As I said, low amount or lack of sea ice in the Yukon delta area that time of year is not uncommon. The issue was the strong storm and associated surge. The author of the article misrepresented that to present the narrative they wished to present.
Extinction is forever.
Yes…But if we are all dead, we wont care about it.
Extinctions have been going on for millions of years.
More low dimensional thinking. What’s even the upshot of artic shipping lanes if there’s not a meaningful civilization to utilize in the ways Pompeo envisions?
Shipping across the pole will save billions of barrels of bunker C fuel oil, thereby cutting carbon emissions.
The carbon emission cutting that mattered would be the ones before the poles melted.
Or perhaps before an additional 6 billion people joined the billion that inhabited the planet 150 years ago.
Arctic still look terrible.
Alaska in March is supposed to be cold. Along the north and west coasts, the ocean should be frozen farther than the eye can see. In the state’s interior, rivers should be locked in ice so thick that they double as roads for snowmobiles and trucks. And where I live, near Anchorage in south-central Alaska, the snowpack should be deep enough to support skiing for weeks to come. But this year, a record-breaking heatwave upended norms and had us basking in comfortable—but often unsettling—warmth.
Across Alaska, March temperatures averaged 11 degrees Celsius above normal. The deviation was most extreme in the Arctic where, on March 30, thermometers rose almost 22 degrees Celsius above normal—to 3 degrees. That still sounds cold, but it was comparatively hot.
Today’s planned presser to celebrate the repeal of the carbon tax in Alberta was cancelled because of the raging forest fires and smoking blanketing Edmonton, choking citizens.
I can tell you first hand … most Alaskan’s love it.
Just reducing the rate that fossil fuels are burned is not the key variable, as I understand it, in slowing the anthropogenic warming. Because it takes millennia to scrub carbon dioxide from the atmosphere it is the total hydrocarbons burned, not the rate, that counts. According to William Ruddiman’s book on Earth’s climate, there will be a pulse of carbon dioxide thrown into the atmosphere. The curve will be steep at the beginning, but have a fat tail. The human use of hydrocarbons will be a short blip on a geologic time scale. That blip may or may not delay the onset of the next glaciation.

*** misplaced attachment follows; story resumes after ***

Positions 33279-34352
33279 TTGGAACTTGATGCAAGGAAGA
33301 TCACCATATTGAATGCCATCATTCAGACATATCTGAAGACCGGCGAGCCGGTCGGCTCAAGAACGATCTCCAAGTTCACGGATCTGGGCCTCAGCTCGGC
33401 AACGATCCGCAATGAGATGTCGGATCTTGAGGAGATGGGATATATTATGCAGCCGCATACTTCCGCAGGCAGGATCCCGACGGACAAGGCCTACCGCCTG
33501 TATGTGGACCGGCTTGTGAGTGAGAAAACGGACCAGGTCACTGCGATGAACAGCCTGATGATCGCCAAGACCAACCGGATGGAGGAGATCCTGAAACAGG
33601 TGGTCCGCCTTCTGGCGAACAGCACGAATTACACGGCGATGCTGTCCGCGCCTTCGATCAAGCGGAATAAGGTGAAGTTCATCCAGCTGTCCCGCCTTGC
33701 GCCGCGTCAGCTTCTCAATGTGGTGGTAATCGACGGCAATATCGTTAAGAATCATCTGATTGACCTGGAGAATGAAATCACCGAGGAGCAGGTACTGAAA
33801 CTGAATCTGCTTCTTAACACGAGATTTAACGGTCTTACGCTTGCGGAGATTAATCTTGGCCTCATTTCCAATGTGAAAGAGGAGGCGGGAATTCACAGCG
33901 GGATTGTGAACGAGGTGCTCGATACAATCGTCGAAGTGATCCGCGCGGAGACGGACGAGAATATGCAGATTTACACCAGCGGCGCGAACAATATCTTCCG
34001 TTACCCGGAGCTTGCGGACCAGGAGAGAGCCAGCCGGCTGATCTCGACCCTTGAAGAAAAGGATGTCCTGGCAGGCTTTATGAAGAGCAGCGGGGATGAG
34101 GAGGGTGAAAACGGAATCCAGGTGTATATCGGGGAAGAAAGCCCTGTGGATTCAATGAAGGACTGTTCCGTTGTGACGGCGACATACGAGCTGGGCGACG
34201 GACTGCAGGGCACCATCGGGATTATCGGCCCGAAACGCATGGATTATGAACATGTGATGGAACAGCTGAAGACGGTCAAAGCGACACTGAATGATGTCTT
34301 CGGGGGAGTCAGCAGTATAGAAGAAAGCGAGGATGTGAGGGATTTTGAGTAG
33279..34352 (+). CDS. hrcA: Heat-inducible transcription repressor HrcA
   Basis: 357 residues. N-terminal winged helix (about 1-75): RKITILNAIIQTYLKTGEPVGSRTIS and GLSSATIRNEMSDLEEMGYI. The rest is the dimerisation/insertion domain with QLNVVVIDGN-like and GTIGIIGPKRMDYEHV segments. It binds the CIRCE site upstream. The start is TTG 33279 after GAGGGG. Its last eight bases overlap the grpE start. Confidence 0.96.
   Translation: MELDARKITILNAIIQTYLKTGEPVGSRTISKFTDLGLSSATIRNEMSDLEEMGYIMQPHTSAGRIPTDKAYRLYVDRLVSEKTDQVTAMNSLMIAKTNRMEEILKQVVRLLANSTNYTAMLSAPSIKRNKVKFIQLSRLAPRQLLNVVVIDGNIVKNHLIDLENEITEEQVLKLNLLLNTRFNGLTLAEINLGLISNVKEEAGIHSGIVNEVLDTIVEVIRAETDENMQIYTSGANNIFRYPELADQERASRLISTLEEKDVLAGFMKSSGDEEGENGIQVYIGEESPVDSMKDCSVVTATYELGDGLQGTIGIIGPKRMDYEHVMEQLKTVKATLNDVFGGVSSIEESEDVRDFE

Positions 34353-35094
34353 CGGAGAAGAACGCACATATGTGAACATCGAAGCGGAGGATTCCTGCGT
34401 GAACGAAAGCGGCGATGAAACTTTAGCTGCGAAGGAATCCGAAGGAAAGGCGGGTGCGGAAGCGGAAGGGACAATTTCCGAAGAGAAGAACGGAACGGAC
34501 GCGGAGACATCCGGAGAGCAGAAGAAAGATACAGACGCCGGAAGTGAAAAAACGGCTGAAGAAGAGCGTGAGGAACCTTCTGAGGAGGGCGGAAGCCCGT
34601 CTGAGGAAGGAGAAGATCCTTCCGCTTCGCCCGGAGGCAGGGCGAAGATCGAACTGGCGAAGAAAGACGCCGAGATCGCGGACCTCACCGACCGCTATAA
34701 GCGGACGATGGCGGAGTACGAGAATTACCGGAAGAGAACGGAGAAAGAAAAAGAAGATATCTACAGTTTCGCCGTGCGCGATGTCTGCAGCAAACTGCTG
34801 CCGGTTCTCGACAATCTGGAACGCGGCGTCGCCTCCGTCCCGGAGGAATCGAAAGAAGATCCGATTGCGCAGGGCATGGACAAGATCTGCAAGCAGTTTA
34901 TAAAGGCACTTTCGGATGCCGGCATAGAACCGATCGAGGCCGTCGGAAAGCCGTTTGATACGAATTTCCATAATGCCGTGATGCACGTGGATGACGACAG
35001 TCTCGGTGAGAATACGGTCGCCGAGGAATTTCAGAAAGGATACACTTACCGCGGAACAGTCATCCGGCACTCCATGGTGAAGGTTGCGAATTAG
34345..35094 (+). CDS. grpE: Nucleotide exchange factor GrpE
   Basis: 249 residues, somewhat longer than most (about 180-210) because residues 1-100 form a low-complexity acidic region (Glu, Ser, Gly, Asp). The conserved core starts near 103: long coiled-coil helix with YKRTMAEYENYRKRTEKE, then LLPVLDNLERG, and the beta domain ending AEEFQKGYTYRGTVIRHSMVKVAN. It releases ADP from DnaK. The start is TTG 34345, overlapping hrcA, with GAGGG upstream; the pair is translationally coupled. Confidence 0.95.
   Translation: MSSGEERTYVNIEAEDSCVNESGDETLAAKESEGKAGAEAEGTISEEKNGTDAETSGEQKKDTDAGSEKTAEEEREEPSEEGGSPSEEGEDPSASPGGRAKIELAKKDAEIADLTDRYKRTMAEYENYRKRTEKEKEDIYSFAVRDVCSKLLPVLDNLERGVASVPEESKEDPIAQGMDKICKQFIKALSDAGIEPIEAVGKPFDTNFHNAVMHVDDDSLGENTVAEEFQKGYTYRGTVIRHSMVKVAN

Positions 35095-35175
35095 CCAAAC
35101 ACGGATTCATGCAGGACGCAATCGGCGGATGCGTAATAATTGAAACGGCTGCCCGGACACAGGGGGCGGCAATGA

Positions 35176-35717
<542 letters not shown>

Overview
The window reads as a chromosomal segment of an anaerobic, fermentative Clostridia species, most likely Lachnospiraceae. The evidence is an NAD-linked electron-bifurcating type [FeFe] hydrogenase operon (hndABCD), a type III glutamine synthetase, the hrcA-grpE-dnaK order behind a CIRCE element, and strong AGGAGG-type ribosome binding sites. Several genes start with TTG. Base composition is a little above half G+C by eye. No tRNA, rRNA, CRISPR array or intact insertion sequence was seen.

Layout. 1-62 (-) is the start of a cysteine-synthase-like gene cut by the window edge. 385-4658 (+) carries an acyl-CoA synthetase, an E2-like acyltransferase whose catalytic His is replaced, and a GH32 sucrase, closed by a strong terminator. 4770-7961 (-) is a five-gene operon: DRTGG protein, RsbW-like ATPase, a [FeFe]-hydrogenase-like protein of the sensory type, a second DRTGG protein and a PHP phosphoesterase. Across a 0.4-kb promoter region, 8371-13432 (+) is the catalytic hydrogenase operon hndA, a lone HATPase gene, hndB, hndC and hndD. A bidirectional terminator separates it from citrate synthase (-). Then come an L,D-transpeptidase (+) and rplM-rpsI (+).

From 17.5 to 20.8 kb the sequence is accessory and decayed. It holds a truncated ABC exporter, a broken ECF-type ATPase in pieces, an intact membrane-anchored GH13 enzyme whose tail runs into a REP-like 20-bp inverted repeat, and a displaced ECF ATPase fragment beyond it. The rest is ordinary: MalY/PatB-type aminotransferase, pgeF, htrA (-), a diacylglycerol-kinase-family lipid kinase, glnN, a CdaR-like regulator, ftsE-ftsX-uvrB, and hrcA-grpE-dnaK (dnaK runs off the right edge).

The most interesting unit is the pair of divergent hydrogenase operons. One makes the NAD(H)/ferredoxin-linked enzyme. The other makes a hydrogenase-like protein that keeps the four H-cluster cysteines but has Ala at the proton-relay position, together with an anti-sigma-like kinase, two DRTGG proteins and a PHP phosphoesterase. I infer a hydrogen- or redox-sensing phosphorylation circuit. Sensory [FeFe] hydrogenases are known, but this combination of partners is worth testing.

Alaska loves global warming? OK. I love an icy Alaska. I despise hot, humid weather, which is why I live in New Orleans. I’d welcome an Ice Age.
It may not be the key variable, but it is the reality we face. No matter how much the extremist scream, fossil fuels will be used in abundance for many decades, perhaps centuries, to come. If indeed, that it s the primary cause of global warming, then the wisest thing we can do is to prepare for it and adapt.
Also, if the “greenhouse” theory is correct, it very well could be our salvation from the next inevitable ice age. If there ever was a global natural disaster that we can do nothing about facing mankind, that one is right up there with mega meteor strikes.
A global warming Alaska is still a cool paradise compared to an ice-age New Orleans.
I’m heat intolerant. If an iceberg can melt in my classroom, it’s too hot. I will gladly move to Antarctica. I will learn Penguin!
Mostly agree, Samm. Except I don’t think fossil fuels will be around for centuries. Either way, I’m not the kind of alarmist that believes that the earth will fry. Eventually, another ice age appears inevitable. What happens between is anybody’s guess.
No one need to be alarmist about the earth frying or somehow not existing. One needs to be alarmist about a world that no longer permits an advanced civilization and the ecological supports required.
Will India be the first domino to fall? India has recorded its highest temperature ever as hundreds of millions suffer in unrelenting heat.